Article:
The charismatic performances of the Suicide Squad themselves go a long way in elevating the sub-par material. Rather than letting his super-stardom overshadow his co-stars, Will Smith excels at being surprisingly low key. His natural charisma can’t be contained but he doesn’t take over the film. Deadshot is the closest to being “the lead character” but that’s because of how he bookends the film. Without giving too much away, he has a scene early on that is surprisingly compelling in its emotion. The same can’t be said for the tacked-on romance between Moone and Col. Rick Flagg (Joel Kinneman). Flagg is manipulated into being the team field commander but it doesn’t feel organic. It feels like a convenient trick by the writers to make us care about two characters with very little dimension.
Speaking about characters with dimension, Joker and Harley have always had a complex but disturbing relationship. Robbie, as expected, steals the show despite her more restrained take on the character (minus the gratuitous rear shots). Unlike some interpretations, this Harley is given a slight improvement right before she takes her chemical bath. After Joker asks “Would you die for me?” he also asks “Would you live for me?” After responding yes to both questions, she jumps and completes her metamorphosis into Harley Quinn. That adds an increasingly disturbing element to their relationship because Joker doesn’t push her like in the New 52 origin. Instead, she leaps by her own free will even though Joker definitely got inside her head. Speaking of Joker, Jared Leto’s take on the Joker is a fascinating departure. He infuses the character with a manic sexuality that makes him unpredictable and threatening. His minimal screen time makes it difficult to judge his performance on the whole. It will be interesting to see where these two characters go in the future.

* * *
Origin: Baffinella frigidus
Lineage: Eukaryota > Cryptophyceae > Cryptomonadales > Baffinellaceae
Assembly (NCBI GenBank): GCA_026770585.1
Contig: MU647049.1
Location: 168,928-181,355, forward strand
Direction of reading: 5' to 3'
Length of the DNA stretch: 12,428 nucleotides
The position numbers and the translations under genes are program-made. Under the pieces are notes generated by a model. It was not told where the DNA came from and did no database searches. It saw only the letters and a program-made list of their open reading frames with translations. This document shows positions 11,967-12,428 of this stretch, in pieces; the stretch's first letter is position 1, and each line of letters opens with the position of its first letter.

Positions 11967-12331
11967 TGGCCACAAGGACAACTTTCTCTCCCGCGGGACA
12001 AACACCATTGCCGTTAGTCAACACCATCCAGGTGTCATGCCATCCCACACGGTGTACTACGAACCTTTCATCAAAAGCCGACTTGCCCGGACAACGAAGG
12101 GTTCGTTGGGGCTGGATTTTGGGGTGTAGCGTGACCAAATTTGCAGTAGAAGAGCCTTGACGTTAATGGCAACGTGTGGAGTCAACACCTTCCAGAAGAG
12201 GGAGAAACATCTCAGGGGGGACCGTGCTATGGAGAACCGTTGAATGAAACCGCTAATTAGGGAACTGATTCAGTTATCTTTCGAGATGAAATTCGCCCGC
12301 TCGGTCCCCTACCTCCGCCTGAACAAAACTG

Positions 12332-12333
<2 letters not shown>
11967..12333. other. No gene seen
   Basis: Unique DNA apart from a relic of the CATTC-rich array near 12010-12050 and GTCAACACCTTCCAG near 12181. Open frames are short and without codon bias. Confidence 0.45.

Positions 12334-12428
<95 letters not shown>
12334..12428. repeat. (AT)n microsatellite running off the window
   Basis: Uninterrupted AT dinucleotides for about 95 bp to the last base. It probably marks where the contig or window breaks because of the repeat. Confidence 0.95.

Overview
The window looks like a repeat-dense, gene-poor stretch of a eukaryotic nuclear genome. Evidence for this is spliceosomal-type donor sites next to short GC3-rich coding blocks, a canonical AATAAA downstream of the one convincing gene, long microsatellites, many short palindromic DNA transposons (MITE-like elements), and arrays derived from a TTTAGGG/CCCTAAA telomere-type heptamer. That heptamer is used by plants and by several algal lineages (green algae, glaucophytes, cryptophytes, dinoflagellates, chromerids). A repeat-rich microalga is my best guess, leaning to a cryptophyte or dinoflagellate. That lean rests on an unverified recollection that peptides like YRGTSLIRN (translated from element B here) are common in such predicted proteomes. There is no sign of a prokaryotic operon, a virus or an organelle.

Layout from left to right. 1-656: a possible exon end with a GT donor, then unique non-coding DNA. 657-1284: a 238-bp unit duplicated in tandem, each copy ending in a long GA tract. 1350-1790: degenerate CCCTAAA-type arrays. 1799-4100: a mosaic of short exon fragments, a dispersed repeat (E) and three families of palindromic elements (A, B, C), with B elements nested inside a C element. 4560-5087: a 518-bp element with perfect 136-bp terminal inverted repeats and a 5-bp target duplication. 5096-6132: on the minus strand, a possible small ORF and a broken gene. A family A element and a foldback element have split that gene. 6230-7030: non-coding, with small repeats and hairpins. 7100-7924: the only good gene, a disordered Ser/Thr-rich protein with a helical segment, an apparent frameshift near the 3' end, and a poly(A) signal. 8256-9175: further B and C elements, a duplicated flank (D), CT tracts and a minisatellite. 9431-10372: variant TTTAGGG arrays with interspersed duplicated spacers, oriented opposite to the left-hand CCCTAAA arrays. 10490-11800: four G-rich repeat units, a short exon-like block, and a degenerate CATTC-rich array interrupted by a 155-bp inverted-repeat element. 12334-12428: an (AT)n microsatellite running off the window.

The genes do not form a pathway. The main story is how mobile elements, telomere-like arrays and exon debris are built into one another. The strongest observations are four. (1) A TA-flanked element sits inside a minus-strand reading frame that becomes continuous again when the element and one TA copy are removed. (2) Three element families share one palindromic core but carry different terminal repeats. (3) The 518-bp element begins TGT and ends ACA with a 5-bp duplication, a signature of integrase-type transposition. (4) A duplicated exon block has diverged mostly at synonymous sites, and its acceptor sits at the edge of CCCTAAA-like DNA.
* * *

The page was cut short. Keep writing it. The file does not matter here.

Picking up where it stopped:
Amidst the stop and go pacing and uninteresting villains, it’s Amanda Waller who stands alone as the best element of the film. She’s the biggest villain of the entire film and the most reprehensible. Completely devoid of all morals, Waller cares about herself and the bottom line above all else. Viola Davis’s icy, no-nonsense demeanor is legitimately terrifying. Despite the sheer amount of exposition she gives, it is amazing how much she can convey with a single facial expression.
As a film, Suicide Squad is a colossal mess but it’s vehemently watchable thanks to the actors. Thanks to the editing, big emotional moments don’t hit their intended targets in the third act. The first act, while enjoyable, suffers from being too scattershot with its focal points. The second act is practically a non-existent footnote. Whether it’s due to the reshoots or the original vision of David Ayer, it’s a tough film to judge. With that said, the actors do a great job and it does justice to several DC characters. Here’s hoping that Wonder Woman finally brings everything together for a franchise that is on thin ice for many moviegoers.
- Amanda Waller
- Deadshot and Harley
- Generic Villains
- Dull Action Scenes
- Lifeless Second Act
Latest posts by Matthew Goudreau (see all)
- Masterminds Review - October 3, 2016
- The Magnificent Seven Shoots to the Top of the Weekend Box Office - September 28, 2016
- Sully Repeats at The Box Office - September 20, 2016